Four Questions with Jonathan Rosenthal, founder of Equal Exchange
You pioneered fair trade. Today, you can find fair trade and organic products in supermarkets. Do you worry that these terms will lose some of their meaning?
I take the long view! The struggle to connect social and economic justice has been a core theme in religious, spiritual and revolutionary communities for millennia. For example, I wrote a commentary on a commentary on this passage from the Bible: “And you shall bring no abhorrent thing into your house or you will be under the ban like it. You shall surely despise it and shall surely abhor it, for it is under the ban” (Deuteronomy 7:26).
In the late 1700s, Quaker Abolitionists in England created a Slave Free Produce, calling on civilians to only purchase produce and textiles produced without slave labor. This idea was brought to the U.S. and popped up in different locations of the U.S. for over 60 years until the Civil War ended the formal need.
In the 1960s, the Black Panthers organized access to free breakfast and connected local community-owned businesses and products with the notion of a healthy community.
Fair trade has succeeded in ways we did not envision 20 or 30 years ago. So, yes, there are parts of the fair trade world that have focused on the mass market in a way that has watered down some of our ideals. The challenge now is for the idealistic part of the movement to develop new strategies to keep our integrity intact and find new ways to innovate in the marketplace.
The good news is that fair trade has been absorbed into the corporate mainstream and not crushed. The challenging news is that it has been absorbed and is being reframed. We need to build new alliances and organizations and keep our ideas alive.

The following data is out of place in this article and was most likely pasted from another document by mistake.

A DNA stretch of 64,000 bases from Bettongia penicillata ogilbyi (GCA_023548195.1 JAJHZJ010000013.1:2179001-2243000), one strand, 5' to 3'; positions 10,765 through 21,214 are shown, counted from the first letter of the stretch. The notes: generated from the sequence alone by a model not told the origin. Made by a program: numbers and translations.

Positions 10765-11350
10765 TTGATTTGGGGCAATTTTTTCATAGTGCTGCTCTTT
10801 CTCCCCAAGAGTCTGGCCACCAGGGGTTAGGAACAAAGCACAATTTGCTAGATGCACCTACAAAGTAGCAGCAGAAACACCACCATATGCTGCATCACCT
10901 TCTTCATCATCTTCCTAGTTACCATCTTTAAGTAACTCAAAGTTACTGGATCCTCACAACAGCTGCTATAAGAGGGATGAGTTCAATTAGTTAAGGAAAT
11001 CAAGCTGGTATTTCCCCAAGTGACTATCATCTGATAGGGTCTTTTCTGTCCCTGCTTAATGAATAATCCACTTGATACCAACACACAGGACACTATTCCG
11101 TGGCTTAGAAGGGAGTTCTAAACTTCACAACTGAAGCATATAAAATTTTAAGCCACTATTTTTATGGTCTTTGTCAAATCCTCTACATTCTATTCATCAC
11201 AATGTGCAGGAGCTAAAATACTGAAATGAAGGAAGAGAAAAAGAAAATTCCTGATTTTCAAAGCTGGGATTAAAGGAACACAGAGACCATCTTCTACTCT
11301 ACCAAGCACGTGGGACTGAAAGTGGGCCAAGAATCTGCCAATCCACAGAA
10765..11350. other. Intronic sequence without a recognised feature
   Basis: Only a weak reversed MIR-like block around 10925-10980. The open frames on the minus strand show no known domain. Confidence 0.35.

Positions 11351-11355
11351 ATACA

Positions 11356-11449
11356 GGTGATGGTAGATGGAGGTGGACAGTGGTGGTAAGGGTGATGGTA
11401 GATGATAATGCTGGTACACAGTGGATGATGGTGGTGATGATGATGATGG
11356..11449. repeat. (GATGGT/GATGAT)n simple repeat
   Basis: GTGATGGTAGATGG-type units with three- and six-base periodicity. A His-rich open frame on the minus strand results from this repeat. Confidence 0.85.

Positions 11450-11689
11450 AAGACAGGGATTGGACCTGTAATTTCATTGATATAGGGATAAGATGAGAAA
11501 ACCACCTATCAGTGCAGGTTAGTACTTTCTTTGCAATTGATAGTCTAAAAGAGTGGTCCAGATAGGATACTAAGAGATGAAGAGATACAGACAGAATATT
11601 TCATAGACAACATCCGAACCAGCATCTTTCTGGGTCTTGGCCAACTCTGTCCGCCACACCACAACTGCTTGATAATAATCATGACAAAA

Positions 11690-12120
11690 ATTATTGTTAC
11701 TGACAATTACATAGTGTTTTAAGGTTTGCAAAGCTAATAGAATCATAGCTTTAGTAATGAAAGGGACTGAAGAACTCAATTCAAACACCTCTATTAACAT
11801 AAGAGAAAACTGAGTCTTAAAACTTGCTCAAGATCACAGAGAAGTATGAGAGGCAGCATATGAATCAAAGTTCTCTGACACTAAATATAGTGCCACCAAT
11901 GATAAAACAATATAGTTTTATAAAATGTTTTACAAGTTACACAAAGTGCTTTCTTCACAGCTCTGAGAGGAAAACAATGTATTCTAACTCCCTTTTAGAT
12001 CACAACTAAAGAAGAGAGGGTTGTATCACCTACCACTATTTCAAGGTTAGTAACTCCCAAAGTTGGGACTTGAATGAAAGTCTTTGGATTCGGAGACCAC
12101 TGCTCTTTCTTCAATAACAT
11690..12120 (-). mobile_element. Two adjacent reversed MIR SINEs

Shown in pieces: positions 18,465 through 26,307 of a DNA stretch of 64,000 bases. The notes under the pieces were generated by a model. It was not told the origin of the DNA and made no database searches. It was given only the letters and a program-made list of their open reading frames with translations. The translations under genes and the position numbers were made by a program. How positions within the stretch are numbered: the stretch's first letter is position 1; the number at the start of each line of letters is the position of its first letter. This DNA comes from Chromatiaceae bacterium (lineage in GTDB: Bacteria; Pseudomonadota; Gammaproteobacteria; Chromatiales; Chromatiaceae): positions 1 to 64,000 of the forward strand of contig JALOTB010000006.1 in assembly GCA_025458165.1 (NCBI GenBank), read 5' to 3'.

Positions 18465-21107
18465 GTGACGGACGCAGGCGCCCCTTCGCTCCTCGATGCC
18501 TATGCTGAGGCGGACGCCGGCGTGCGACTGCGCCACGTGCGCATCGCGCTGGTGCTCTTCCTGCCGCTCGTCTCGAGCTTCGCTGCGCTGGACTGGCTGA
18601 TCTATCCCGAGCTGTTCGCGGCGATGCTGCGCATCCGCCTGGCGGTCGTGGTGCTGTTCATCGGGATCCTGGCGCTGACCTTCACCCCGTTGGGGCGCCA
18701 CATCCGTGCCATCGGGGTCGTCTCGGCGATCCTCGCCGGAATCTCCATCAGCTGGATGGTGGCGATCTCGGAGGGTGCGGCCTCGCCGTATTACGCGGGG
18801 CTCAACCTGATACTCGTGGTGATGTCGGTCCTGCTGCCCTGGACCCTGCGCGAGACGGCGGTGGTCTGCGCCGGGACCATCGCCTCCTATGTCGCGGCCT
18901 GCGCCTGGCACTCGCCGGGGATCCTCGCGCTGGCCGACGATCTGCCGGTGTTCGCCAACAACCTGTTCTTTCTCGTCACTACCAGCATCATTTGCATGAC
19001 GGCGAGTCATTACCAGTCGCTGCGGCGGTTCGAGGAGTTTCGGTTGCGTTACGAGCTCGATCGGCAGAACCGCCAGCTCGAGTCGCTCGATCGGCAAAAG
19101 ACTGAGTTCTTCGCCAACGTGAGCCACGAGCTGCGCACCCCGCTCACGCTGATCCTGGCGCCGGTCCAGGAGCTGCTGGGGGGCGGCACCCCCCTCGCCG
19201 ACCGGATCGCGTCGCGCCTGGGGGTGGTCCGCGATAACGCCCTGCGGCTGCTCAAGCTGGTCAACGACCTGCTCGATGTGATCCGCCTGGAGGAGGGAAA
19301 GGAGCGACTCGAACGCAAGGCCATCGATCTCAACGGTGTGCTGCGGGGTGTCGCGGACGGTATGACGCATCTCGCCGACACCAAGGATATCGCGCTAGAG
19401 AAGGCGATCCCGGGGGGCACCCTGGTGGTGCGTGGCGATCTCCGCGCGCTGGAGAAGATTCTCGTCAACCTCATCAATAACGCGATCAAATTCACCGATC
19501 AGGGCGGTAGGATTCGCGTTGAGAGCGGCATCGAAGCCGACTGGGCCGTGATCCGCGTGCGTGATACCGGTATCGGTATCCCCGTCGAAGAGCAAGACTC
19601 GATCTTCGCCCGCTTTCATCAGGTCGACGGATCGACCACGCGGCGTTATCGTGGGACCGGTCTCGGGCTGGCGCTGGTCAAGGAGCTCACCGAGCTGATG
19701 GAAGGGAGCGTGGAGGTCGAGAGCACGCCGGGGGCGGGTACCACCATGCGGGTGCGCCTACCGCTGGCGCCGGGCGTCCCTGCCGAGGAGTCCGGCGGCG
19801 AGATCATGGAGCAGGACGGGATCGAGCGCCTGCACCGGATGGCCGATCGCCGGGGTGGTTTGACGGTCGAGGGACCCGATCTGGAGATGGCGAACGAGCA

Your current business provides consulting services. How has the recession affected the landscape for the kinds of organizations you work with?
Many of the organizations I work with have been slowed down by the recession. That means they have less money for nonessential training and facilitation and less appetite for exploring new projects. That has meant it has been harder to rely on my traditional networks for new business. So I have worked with my life and business partner, Ora Grodsky, to rebuild our website and put more time into outreach.
You’ve built your career on making business more ethical. How does your Judaism inform that mission?
I was not raised with much conscious connection to Judaism beyond a general connection to the 10 commandments. I was instilled with a strong commitment to service and ethics but it wasn’t grounded in my heritage or any particular tradition. I found my way to Jewish community through my daughters, who asked for and pursued a Jewish education. Our family joined a congregation, Dorshei Tzedek, to facilitate that education. My own connection to my new Jewish community began through fair trade and other food activist activity. Over time, I realized that I felt a sense of connection, community and belonging that was powerful and compelling. Through social justice activity, I have slowly, step by step, begun to learn about the rich body of thought, struggle and wisdom that is my heritage—this has been a tremendous gift for me. I probably would not have struggled past the hurdles to find my place if it had not been for the warm, compassionate and encouraging leadership of our rabbi, Toba Spitzer.
The second company you founded imports fair trade bananas. Give me your favorite banana recipe.
After having read much history of bananas and the banana trade, it’s hard to eat a commercial banana. So my favorite recipe is one that uses fair-trade bananas from Equal Exchange or Interrupcion or other ethical banana brands. One recipe I recall from the Fair Trade Foundation in the UK is simple and delicious:
Take ripe yellow fair-trade bananas (not too soft), slice the skin once and stuff with delicious fair-trade chocolate. Wrap in foil and bake on the BBQ or toaster oven until the chocolate melts and the banana is gooey (approximately 10 minutes).